A hash algorithm is a function which takes a variable size input and produces a fixed size output. The algorithm tries to make it difficult to predict the output for a given input, find two inputs with the same output, or reconstruct the input from the output.

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Hashed password storage with random salt

Ever since I've been making sites that require a user to log in with a username and password I've always kept the passwords somewhat secure by storing them in my database hashed with a salt phrase. ...
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Has SHA-3 Arrived?

I know NIST called for contenders (in 2007) regarding the new hash algorithm to replace SHA-2. Has there been a selection, or finalists selected?
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Is it fundamentally possible to validate that an unmodified version of your client connects to your server?

I'm cross posting this question from Programmers.SE because I think it's equally on-topic here and would like to pose the question to this community as well. This seems like a programming question ...
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Can a file contain its md5sum inside it?

Just wondering if it is possible to create a file which has its md5sum inside it along with other contents too.
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Does too long a salt reduce the security of a stored password hash?

Suppose we have passwords that are statistically 7-8 characters long. Is appending a 200 character long salt less secure than a 5 character salt, because of the similar hash function inputs? I was ...
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When hashing passwords, is it ok to use the hashed password as the salt?

I don't like this idea. But I can not come up with a technical argument against it. Can somebody explain it to me? The basic idea is: $passwd = 'foo'; $salt = hash($passwd); $finalHash = hash($passwd ...
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What is the point of hashing passwords?

Even when following strict security protocols, and what the user typed is (in this hypothetical situation) completely impossible to derive, the key that the server needs to compare to is still there. ...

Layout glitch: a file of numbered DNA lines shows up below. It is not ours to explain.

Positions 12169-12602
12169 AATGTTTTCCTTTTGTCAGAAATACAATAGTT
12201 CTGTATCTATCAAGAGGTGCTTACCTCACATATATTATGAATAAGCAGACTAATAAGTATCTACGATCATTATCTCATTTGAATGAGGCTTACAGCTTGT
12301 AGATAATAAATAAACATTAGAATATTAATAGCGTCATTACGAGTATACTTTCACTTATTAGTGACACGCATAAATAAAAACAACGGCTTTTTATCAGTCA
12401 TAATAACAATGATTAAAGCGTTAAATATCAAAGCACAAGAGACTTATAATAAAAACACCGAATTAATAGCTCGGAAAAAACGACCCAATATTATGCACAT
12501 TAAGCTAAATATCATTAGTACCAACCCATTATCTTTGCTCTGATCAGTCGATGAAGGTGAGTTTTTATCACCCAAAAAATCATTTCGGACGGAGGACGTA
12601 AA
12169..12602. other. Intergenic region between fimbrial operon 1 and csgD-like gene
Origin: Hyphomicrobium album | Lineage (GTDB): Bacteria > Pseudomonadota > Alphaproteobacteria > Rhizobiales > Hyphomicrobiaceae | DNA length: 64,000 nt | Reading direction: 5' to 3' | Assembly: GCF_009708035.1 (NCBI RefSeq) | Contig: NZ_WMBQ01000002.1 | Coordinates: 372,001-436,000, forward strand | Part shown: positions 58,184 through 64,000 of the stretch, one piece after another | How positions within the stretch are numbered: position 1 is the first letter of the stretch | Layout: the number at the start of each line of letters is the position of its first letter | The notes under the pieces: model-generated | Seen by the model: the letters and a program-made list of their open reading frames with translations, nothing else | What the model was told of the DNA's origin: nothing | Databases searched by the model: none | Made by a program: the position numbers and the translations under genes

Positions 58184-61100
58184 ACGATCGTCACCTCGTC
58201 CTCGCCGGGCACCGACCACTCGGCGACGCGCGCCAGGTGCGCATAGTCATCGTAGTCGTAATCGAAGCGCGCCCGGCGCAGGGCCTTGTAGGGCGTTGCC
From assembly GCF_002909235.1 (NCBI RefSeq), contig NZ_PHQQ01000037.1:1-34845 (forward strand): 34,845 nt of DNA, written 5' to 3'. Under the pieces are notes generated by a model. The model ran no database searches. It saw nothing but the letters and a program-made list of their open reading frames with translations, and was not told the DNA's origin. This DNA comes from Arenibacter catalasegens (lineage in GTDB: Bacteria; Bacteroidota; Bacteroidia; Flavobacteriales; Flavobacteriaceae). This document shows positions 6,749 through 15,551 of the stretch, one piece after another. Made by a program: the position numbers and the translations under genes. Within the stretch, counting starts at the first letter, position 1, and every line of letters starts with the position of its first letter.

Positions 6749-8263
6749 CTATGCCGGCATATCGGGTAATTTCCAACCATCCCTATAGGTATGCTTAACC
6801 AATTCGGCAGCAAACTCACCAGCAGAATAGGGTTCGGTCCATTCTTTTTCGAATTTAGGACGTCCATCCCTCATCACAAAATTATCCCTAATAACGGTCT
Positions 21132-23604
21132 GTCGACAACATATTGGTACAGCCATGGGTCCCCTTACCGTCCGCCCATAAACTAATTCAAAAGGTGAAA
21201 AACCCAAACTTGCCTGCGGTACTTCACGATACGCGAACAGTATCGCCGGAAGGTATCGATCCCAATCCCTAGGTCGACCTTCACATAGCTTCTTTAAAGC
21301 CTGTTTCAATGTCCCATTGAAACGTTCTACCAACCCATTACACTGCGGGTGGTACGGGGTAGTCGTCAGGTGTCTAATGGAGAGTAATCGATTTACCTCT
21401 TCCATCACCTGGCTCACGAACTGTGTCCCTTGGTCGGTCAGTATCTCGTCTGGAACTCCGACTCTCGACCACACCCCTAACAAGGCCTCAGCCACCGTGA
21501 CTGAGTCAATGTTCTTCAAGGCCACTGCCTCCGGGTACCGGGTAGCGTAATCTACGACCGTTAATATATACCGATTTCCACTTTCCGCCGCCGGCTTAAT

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Is a simple, but very long password a good password?

Is a password like wwwwwwwwwwwwwwwwwwwwwwwww9 (25x 'w' and a number) secure? It would be easy to remember.
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Why are GPUs so good at cracking passwords?

What is it about GPUs that lets them crack passwords so quickly? It seems like the driving force behind adopting good key-derivation functions for passwords (bcrpyt, PBKDF2, scrypt) instead of ...
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What's the practical limit for rainbow-table based bruteforce?

Say we have a hash of a password. The password can be considered to be made of of totally random characters and has a fixed length of N. The hash is SHA1(password+salt), where the salt is of length M. ...
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Why does Facebook bother comparing old and new passwords?

An answer to this question says Facebook generates a bunch of password guesses to see if they hash the same as a previous version of the password. Why bother? If a service forces every password to ...
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In hashing, does it matter how random a salt is?

I recently had a comment made to me in an online discussion after I'd stated that randomness in a salt doesn't matter -- and I got the following response: Salts may not have to be "secure," but ...
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Should I use own constants when using well known hashing algorithms?